I am on pins and needles to see what Trace Zabar, one of the Amber Quill owners and the art director and primary cover artist will do with this one! I expect it will be awesome and I will share it as soon as it hits my email, promise!

Meanwhile, let's nip back to Take It Easy in the next post. BTW it has a pretty neat cover too! The guitar shown in it is not the black Telecaster I mention in this one but Tom is versatile and plays both electric and acoustic, of course. I'm kind of an afficionado of Teles since it's a favorite instrument of my brother who is a former railroad maintenance union man and an aspiring musician. As I type he is practicing on the dual neck pedal steel he is teaching himself to play! It is great to have a resident tech expert in such diverse fields. Of course my late husband was in law enforcement as is one of my sons and that is handy too! As you know I do a lot of "cop" stories!

Thursday, February 14, 2013

Happy Valentine's Day!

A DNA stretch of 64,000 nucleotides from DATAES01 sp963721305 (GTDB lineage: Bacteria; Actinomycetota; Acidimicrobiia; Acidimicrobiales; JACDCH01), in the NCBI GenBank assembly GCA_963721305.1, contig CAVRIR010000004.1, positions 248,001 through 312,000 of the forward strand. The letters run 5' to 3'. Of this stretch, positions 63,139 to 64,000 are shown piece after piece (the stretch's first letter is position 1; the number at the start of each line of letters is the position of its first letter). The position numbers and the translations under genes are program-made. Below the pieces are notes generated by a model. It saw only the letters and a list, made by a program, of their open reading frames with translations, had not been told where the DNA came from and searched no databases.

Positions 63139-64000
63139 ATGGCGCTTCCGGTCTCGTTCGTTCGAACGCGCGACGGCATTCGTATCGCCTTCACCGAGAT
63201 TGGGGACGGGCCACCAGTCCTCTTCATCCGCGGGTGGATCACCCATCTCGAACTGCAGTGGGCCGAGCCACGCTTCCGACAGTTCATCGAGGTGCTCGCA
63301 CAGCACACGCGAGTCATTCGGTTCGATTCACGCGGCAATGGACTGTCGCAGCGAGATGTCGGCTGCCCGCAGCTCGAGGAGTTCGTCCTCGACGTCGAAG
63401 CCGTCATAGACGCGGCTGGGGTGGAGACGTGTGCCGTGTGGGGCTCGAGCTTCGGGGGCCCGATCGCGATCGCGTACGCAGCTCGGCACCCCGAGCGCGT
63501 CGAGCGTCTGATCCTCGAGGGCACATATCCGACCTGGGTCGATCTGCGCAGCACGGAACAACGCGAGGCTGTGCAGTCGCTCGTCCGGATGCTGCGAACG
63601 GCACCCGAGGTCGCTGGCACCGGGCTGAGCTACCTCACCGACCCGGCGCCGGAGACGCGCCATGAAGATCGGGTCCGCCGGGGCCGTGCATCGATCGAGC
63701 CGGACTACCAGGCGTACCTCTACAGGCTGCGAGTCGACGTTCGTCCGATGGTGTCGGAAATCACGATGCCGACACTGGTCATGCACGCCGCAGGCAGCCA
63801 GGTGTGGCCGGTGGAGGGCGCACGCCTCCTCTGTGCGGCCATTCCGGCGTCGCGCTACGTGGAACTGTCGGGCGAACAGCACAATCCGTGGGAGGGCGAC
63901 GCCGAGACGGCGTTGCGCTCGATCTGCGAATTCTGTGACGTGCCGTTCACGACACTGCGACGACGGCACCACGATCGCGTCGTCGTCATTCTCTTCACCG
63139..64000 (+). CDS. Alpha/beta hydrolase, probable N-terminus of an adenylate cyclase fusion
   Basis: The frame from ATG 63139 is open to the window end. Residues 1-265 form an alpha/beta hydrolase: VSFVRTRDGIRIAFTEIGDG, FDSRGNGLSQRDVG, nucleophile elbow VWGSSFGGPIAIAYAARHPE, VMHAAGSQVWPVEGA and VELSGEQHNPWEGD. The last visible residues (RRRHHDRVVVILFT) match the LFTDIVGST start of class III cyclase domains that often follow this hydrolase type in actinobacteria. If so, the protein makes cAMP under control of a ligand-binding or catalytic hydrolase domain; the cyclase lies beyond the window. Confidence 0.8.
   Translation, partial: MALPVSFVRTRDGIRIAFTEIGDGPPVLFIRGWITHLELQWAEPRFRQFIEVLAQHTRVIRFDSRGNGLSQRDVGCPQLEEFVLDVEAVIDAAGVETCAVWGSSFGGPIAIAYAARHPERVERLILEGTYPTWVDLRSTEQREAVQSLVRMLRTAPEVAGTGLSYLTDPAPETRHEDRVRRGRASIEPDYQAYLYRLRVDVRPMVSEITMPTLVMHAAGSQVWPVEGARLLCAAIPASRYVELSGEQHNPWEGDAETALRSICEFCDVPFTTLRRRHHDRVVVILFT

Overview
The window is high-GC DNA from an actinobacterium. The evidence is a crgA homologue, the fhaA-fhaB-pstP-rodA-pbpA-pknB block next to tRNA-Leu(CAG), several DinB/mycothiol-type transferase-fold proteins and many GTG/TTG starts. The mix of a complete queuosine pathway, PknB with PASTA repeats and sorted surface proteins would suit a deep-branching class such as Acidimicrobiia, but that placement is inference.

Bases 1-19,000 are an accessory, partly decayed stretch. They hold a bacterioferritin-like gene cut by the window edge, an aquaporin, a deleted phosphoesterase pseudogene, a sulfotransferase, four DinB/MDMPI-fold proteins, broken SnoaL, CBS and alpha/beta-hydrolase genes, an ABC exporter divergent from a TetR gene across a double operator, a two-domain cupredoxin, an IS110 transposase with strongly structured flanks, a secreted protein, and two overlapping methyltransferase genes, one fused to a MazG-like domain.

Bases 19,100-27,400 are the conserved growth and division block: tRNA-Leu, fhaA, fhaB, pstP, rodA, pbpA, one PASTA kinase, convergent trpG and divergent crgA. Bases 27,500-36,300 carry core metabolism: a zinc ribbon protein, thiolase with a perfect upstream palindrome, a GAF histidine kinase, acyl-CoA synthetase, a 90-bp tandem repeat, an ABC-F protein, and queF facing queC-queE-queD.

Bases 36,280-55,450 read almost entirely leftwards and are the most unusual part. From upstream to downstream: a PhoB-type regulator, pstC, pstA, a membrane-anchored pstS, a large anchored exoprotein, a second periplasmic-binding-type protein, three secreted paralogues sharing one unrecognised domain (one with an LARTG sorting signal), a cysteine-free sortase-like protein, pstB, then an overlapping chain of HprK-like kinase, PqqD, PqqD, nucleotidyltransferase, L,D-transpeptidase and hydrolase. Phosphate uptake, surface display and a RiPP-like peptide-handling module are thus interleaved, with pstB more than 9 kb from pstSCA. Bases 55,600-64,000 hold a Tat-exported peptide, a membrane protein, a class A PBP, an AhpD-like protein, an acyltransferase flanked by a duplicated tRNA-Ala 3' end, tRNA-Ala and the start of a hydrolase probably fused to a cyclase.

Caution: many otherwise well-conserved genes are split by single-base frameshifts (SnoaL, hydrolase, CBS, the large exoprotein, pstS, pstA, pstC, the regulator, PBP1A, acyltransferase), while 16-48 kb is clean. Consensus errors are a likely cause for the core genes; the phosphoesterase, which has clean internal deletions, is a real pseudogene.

As a romance writer who can hardly visualize a tale that does not have a love story, and one with a happy ending, this day is special to me! I posted on my other blog more about what the day and what Love means to me! Here as a little gift to my friends and readers--or maybe I should say ours since Gwynn and I both take part in this--I'm sharing a few favorite verses on the subject of love from Gwynn's book Walking Down My Shadows. As I admitted on the other blog, a lot of the content is hardly deathless poetry but it is all honest and sincere and real to the writer at the time each verse was set down. Life is messy, untidy, sometimes painful to the point of being maudlin and all of that is reflected in the poems in that book. But a few I'm proud to claim and would offer no apologies for. I'll try to find three or four of those to share today.